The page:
The global oil and gas industry is entering a challenging 2015 based on stubbornly low oil prices, Moody’s Investors Service says in a new report.
Moody’s says that among players exploration and production (E&P) companies will be hit first, while oilfield services (OFS) and midstream energy operators will feel the knock-on effects of reduced capital spending in the E&P sector. Offshore contract drillers are likely to have their toughest year since 2009, and integrated oil majors are the best positioned to react to lower prices.
“If oil prices remain at around $55 a barrel through 2015, most of the lost revenue will hit the E&P companies’ bottom line”
The drop in crude oil prices to around $55 a barrel from about $95 a barrel in July 2014 reflects a number of factors, including growing supply from non-OPEC countries, particularly the US; a slowing increase in global demand; and Saudi Arabia’s decision not to continue acting as OPEC’s (and the world’s) swing producer.
“If oil prices remain at around $55 a barrel through 2015, most of the lost revenue will hit the E&P companies’ bottom line, which will reduce cash flow available for re-investment,” says Managing Director — Corporate Finance, Steven Wood. “As spending in the E&P sector diminishes, oilfield services companies and midstream operators will begin to feel the stress.”
Capital spending cut
If oil prices average $75 a barrel in 2015, North American E&P companies would likely reduce their capital spending by around 20% from 2014 levels, while if they go below $60 a barrel spending could be cut by 30% to 40%, Wood says in the report, “Lower Oil Prices in 2015 Reduce E&P Spending and Raise Risk for OFS Sector.”
Outside North America, E&P firms would likely reduce spending by 10% to 20%, depending on prices.
OFS sector earnings would fall by 12%-17% if oil averages $75 a barrel, while an average price below $60 a barrel could drive earnings down by 25%-30%. Although the world’s largest OFS companies — Schlumberger, Halliburton and Baker Hughes — are all sufficiently strong to weather a sustained drop in oilfield activity, smaller companies such as Basic Energy Services and Key Energy Services would come under greater stress.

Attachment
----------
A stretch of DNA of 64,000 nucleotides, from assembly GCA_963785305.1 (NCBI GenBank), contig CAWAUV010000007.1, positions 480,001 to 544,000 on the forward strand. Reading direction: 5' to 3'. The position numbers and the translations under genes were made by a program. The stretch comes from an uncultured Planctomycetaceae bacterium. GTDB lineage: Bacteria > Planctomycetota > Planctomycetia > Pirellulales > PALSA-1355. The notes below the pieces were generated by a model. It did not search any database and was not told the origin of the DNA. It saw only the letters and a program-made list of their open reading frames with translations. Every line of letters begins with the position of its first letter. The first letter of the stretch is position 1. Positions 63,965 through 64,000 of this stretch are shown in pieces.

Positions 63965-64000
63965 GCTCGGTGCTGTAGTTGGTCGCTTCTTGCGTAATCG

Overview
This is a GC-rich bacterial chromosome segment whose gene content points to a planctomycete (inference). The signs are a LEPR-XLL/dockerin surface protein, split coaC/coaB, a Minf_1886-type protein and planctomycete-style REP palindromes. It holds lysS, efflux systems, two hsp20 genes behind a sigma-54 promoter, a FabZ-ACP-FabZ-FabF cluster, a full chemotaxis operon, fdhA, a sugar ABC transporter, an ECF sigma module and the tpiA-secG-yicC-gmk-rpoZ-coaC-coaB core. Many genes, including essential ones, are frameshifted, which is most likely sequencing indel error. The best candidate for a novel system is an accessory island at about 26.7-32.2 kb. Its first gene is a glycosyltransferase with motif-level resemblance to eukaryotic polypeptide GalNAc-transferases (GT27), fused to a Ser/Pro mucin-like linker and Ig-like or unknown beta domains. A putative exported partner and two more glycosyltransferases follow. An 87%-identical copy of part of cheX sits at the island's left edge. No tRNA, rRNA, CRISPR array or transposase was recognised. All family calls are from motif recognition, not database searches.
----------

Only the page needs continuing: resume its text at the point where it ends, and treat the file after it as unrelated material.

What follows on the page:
“…for the many companies that will have to renew contracts on existing rigs at significantly lower rates, 2016 could prove even more painful…”
Pressure on rig dayrates
Slumping oil prices amid a surplus of new rig deliveries spell difficult times ahead for offshore contract drillers. Low oil prices will put intense pressure on dayrates in 2015, but for the many companies that will have to renew contracts on existing rigs at significantly lower rates, 2016 could prove even more painful.
Major integrated oil companies will fare better, Moody’s says. “Integrated oil companies have been more measured in their response to falling oil prices, typically making investment decisions assuming prices of no more than $50-$60 a barrel, since projects can take years to complete. That said, ExxonMobil, Royal Dutch Shell and Total have announced spending reductions for 2015, while cuts at others, including Chevron and BP, look likely.”
“Major integrated oil companies will fare better”
In the midstream sector, a spending cut of 25% or more would make it difficult for operators to maintain EBITDA growth at current levels of 12%-15%. And early in the capital budgeting season a number of E&P companies had already signaled spending cuts of 25% or greater.
The new report also discusses the impact of lower oil prices on China, Mexico and Russia. China is the world’s largest net importer of crude and will benefit from the drop in oil prices. Mexico’s development as a result of energy reform will be delayed. Russia’s lower oil export duties help its oil companies, but add to an already oversupplied market, Moody’s writes.